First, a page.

In response to Jeff Atwoords post, Mike Gunderloy explained why he is seeking to move away from the Microsoft programming world and into Rails and open source. One sentence stuck out to me from his post:
Now, if the Microsofts of the world have their way, we’ll end up with everything in fenced-off gardens: every piece of user interface, every algorithm, every data structure, will belong to someone, and will not be available for use unless you pay for it somehow. It will become literally impossible to legally write software without entering into a web of commercial cross-licensing agreements.
When I first read this a few days ago, I thought “Mike is exaggerating a little bit here. Even if Microsoft (and other companies) hold lots of software patents, will they really go so far as to force licenses for every last thing? Talk about stifling development and pissing off the developers, developers, developers“.
Well, looks like Mike was on to something. A recent article in Fortune magazine said that Microsoft is looking to start enforcing licenses on 235 different patents that they claim are violated by Linux, Open Office and other pieces of Free Open Source Software (FOSS):
Microsoft counters that it is a matter of principle. “We live in a world where we honor, and support the honoring of, intellectual property,” says Ballmer in an interview. FOSS patrons are going to have to “play by the same rules as the rest of the business,” he insists. “What’s fair is fair.”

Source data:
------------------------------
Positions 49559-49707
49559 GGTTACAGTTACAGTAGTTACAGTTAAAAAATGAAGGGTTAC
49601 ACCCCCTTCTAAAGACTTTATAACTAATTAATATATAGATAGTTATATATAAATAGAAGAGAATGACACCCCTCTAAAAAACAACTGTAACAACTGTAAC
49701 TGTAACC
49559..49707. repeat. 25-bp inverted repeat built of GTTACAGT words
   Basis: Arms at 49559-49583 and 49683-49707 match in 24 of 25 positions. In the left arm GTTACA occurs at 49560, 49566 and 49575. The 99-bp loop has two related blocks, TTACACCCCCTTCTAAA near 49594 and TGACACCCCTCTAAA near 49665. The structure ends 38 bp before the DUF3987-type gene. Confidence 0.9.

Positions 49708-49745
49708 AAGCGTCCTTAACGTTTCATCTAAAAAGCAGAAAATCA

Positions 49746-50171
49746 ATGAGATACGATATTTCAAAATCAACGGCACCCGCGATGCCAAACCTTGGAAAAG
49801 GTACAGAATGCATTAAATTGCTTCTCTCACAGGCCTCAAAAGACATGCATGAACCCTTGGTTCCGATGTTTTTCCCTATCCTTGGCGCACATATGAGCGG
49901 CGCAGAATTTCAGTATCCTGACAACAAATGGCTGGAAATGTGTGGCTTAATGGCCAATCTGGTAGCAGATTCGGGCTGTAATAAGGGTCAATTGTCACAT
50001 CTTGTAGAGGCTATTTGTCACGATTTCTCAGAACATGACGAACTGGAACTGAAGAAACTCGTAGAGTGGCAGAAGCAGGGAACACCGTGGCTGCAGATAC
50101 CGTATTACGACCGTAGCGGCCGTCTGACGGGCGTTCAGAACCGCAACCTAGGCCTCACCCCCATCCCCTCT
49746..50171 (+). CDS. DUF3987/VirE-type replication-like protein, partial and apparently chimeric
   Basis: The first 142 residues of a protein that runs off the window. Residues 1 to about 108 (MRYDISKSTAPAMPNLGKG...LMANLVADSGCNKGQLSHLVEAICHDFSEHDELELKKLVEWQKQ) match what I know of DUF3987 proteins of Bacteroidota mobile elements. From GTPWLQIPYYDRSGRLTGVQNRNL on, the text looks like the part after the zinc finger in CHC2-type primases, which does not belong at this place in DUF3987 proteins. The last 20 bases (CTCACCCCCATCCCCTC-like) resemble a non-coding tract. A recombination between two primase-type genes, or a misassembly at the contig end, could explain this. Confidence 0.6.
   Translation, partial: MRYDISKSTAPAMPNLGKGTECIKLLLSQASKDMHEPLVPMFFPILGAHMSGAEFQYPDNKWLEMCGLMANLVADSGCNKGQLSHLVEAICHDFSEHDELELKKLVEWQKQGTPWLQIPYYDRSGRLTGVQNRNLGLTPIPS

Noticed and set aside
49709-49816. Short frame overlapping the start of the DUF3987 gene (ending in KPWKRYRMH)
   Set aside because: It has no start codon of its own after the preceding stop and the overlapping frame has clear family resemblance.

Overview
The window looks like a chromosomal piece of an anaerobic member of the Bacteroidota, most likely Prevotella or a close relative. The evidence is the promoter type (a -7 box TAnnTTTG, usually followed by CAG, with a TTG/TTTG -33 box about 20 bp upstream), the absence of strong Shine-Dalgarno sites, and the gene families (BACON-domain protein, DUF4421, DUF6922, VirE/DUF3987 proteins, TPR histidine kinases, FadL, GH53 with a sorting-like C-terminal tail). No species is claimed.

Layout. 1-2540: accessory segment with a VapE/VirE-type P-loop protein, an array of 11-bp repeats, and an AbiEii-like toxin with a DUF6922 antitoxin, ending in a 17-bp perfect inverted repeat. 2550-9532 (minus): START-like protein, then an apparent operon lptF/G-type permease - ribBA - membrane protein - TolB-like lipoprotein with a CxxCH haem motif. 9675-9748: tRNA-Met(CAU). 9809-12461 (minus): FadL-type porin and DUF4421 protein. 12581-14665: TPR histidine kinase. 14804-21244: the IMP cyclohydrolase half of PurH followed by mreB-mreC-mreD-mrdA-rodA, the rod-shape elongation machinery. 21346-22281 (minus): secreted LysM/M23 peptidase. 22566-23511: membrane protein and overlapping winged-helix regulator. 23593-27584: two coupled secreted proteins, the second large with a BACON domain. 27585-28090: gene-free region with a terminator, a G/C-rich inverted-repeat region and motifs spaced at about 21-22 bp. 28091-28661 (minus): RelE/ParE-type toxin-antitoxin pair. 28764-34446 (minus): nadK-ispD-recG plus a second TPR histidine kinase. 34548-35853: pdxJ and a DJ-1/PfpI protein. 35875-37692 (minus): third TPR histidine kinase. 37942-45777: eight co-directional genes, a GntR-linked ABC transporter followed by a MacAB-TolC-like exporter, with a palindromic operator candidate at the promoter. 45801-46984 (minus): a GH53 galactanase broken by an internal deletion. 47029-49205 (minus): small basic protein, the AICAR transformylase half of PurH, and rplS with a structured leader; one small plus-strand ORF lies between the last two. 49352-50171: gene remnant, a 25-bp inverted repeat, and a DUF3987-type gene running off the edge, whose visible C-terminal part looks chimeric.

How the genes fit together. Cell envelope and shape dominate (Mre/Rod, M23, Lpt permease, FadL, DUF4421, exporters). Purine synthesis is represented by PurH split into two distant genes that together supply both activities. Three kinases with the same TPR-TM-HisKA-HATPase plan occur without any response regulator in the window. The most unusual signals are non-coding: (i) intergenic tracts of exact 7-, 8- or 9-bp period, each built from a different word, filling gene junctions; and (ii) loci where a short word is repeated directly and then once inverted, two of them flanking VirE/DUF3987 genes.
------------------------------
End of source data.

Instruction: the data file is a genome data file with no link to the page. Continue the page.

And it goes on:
Microsoft General Counsel Brad Smith and licensing chief Horacio Gutierrez sat down with Fortune recently to map out their strategy for getting FOSS users to pay royalties. Revealing the precise figure for the first time, they state that FOSS infringes on no fewer than 235 Microsoft patents.
Where this will go is anyone’s guess. But the cat is officially out of the bag, and if it turns out that these 235 patents are laughable claims covering user interface items that have become completely standardized, moves like this on Microsoft’s part will do nothing but engender further segmentation of the programming world into us vs. them, which brings us back to a statement from Jeff’s article as a suggestion for all who have a vested interest in seeing both free and Microsof-based software development continue and progress unhindered:
As a software developer, you’re doing yourself a disservice by pledging allegiance to anything other than yourself and your craft– whether it’s Microsoft or the principle of free software. Stop with the us vs. them mentality. Let go of the partisanship. We’re all in this thing together.